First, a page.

The PMS Illusion: Social Cognition Maintains Social Construction

The PMS Illusion: Social Cognition Maintains Social Construction This article reports the results of a preliminary study of ways that self-serving biases contribute to the maintenance of the cultural stereotype of the premenstrual woman. Self-serving biases such as illusory optimism and the false uniqueness effect lead individuals to believe that they are better than average and less likely to have negative experiences. Thus, even though individual women’s premenstrual symptoms are mild to moderate, they accept the stereotype because they believe that other women’s symptoms are worse than their own. Participants were 92 undergraduate women from two small colleges in southern New England. They completed measures of optimism, locus of control, and premenstrual symptoms and answered a series of questions about the incidence of PMS. Participants showed a significant tendency to believe that other women’s premenstrual symptoms are worse than their own. In addition, women who were high in optimism were significantly less likely to believe that they could be diagnosed with PMS, and they had significantly lower scores on the pain and behavior change subscales of the Menstrual Distress Questionnaire than did those low in optimism. http://www.deepdyve.com/assets/images/DeepDyve-Logo-lg.png Sex Roles Springer Journals

The PMS Illusion: Social Cognition Maintains Social Construction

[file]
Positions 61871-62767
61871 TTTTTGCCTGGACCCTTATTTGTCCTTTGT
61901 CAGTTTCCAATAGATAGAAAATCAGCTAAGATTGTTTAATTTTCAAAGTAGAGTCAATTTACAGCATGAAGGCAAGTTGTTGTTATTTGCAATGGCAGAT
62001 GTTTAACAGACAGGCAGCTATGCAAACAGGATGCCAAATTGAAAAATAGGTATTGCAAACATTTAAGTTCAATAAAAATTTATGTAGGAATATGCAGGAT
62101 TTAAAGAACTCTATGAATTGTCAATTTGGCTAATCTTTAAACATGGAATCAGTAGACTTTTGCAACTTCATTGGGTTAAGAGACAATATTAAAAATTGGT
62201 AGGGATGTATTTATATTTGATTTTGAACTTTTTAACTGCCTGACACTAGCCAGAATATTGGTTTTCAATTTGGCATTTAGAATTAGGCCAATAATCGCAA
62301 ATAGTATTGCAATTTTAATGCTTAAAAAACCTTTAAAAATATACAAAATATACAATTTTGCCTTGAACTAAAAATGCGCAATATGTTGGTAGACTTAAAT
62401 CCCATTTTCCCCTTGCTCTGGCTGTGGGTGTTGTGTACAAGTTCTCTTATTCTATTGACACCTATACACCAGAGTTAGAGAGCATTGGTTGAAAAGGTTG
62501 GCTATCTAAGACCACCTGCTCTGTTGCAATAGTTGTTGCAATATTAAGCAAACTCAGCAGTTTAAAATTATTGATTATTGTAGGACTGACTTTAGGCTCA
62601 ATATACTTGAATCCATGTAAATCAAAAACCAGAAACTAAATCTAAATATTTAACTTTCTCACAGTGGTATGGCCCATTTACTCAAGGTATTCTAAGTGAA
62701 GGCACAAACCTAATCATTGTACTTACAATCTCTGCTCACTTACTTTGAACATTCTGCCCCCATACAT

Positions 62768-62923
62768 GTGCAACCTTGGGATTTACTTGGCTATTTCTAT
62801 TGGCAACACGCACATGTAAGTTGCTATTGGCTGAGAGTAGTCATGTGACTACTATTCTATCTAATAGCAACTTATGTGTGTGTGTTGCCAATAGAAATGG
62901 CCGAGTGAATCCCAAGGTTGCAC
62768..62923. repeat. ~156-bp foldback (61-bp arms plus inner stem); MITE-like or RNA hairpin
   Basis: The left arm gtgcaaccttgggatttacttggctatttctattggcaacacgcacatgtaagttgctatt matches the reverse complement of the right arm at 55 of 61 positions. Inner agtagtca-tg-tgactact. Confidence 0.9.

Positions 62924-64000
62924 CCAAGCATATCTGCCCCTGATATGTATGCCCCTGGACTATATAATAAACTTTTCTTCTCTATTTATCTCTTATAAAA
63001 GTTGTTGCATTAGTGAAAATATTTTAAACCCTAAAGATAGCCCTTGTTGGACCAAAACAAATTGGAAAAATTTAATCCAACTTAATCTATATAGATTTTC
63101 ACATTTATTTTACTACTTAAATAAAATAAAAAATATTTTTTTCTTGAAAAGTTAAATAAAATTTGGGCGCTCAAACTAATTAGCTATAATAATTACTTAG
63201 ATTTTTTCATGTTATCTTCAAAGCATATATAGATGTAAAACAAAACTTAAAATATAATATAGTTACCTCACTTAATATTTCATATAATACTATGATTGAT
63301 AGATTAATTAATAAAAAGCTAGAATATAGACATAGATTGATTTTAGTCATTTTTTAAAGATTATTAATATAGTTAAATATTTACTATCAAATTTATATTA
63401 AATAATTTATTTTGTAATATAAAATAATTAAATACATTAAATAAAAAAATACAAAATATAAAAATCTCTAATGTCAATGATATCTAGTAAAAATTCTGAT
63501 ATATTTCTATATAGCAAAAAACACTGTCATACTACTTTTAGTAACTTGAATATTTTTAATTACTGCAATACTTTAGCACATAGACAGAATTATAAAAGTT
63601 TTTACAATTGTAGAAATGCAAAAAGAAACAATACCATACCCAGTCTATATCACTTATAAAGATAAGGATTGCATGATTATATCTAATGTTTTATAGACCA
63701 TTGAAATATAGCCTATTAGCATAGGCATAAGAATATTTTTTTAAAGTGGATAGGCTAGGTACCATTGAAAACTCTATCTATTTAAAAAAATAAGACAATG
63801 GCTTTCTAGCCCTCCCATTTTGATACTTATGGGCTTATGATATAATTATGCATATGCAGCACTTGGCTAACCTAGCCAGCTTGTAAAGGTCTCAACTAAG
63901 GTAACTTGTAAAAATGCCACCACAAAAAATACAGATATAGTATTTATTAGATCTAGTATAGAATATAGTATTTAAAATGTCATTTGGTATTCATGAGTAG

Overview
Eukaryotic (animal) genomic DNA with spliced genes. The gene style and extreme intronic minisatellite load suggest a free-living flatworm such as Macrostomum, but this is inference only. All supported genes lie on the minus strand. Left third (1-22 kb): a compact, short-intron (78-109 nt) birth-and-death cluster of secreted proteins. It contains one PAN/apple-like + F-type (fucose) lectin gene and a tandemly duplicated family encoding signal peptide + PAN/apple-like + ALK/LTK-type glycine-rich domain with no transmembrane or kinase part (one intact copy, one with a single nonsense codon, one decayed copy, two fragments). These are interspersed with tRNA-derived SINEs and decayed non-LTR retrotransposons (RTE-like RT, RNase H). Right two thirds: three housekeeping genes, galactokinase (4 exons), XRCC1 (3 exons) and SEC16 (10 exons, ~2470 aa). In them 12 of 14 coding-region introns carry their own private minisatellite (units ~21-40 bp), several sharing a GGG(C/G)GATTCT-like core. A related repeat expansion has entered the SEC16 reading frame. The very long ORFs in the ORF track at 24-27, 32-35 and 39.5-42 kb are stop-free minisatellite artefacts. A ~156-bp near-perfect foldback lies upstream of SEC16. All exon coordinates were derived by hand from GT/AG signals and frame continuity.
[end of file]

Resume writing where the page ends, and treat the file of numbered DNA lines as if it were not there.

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Publisher
Kluwer Academic Publishers-Plenum Publishers
Copyright
Copyright © 2006 by Springer Science+Business Media, Inc.
Subject
Psychology; Gender Studies; Sociology, general; Medicine/Public Health, general
ISSN
0360-0025
eISSN
1573-2762
D.O.I.
10.1007/s11199-006-9005-3
Publisher site
See Article on Publisher Site

Abstract

This article reports the results of a preliminary study of ways that self-serving biases contribute to the maintenance of the cultural stereotype of the premenstrual woman. Self-serving biases such as illusory optimism and the false uniqueness effect lead individuals to believe that they are better than average and less likely to have negative experiences. Thus, even though individual women’s premenstrual symptoms are mild to moderate, they accept the stereotype because they believe that other women’s symptoms are worse than their own. Participants were 92 undergraduate women from two small colleges in southern New England. They completed measures of optimism, locus of control, and premenstrual symptoms and answered a series of questions about the incidence of PMS. Participants showed a significant tendency to believe that other women’s premenstrual symptoms are worse than their own. In addition, women who were high in optimism were significantly less likely to believe that they could be diagnosed with PMS, and they had significantly lower scores on the pain and behavior change subscales of the Menstrual Distress Questionnaire than did those low in optimism.

Journal

Sex RolesSpringer Journals

Published: Oct 12, 2006

References

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